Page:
The increasing stability of the U.S. economy has changed the scenarios used in mortgage-backed securities modeling at the National Association of Insurance Commissioners (NAIC).
The Valuation of Securities Task Force at the NAIC, Kansas City, Mo., has posted responses to questions about the NAIC’s residential mortgage-backed securities (RMBS) and commercial mortgage-backed securities (CMBS) review efforts on its section of the NAIC’s website.
The NAIC developed the program, which relies in part on the assistance of outside statistical modeling experts, in response to complaints that traditional rating agency RMBS and CMBS ratings might not be providing all of the information needed by insurers with mortgage-backed securities (MBS) holdings and the insurers’ regulators.
The modelers have been trying to predict how insurers’ MBS holdings might perform under a wide range of conditions, and insurers, regulators and consulting firms have given the components of the models used and the scenarios fed into the models close attention.
The NAIC says it has received questions about the scenarios now used, such as the difference between the residential aggressive and residential most aggressive scenarios, and the commercial real estate baseline and upside scenarios.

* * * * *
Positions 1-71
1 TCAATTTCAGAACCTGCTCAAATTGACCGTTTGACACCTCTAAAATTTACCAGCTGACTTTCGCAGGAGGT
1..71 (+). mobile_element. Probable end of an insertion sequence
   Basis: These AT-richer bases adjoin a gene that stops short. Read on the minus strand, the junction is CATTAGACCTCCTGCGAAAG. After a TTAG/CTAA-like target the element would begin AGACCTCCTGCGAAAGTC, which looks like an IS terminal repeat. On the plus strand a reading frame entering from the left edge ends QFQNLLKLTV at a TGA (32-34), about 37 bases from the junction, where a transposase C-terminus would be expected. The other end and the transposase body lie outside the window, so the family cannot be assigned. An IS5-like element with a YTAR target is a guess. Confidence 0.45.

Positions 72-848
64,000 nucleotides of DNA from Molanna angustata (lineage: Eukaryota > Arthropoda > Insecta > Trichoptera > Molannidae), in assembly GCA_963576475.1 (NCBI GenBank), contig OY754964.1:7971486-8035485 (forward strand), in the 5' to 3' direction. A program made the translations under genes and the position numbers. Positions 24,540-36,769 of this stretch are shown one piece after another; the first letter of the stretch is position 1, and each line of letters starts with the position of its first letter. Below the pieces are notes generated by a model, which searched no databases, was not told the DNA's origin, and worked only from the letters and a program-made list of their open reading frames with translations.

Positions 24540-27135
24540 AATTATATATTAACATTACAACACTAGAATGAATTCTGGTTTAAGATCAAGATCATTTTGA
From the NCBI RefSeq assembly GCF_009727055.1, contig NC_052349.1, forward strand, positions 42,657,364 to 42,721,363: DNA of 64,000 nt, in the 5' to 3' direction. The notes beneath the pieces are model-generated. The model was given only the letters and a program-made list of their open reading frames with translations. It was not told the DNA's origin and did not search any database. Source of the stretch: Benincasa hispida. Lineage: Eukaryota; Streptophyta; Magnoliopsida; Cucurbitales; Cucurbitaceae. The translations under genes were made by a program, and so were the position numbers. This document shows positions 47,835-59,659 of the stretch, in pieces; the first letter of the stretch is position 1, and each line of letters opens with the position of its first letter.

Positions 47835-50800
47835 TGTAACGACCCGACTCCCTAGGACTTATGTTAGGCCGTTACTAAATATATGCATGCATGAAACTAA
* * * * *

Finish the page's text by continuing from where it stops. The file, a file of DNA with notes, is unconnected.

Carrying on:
“As the economy has stabilized over the last year, there is less differentiation between the upside scenarios in terms of peak to trough,” officials say in a response to the question. “The primary difference between these sets of scenarios is the pace of recovery from the trough and not in the peak to trough value.”
For the residential market, the NAIC is using home price assumptions for the end of 2012 that range from 17% below the peak level, for the most aggressive scenario, to 43% below the peak level.
The baseline assumption is that prices will be 32% below the peak level in December 2012, and that the worst peak-to-trough drop during the cycle will be
34%. The baseline peak-to-trough drop assumption has narrowed from 38% a year ago, officials note.
For the commercial real estate mark, assumptions range from 9% below the peak level in December 2015 to 46% below the peak level, with the baseline being 22% below the peak level.
NAIC officials say they are using different dates for the residential and commercial markets because the markets appear to be at different points in the cycle.
“Residential mortgages are further in the cycle and the turnaround is expected in next couple of years, while commercial property values are expected to see a similar turnaround only after several years, resulting in a different performance profile for the mortgages,” officials say.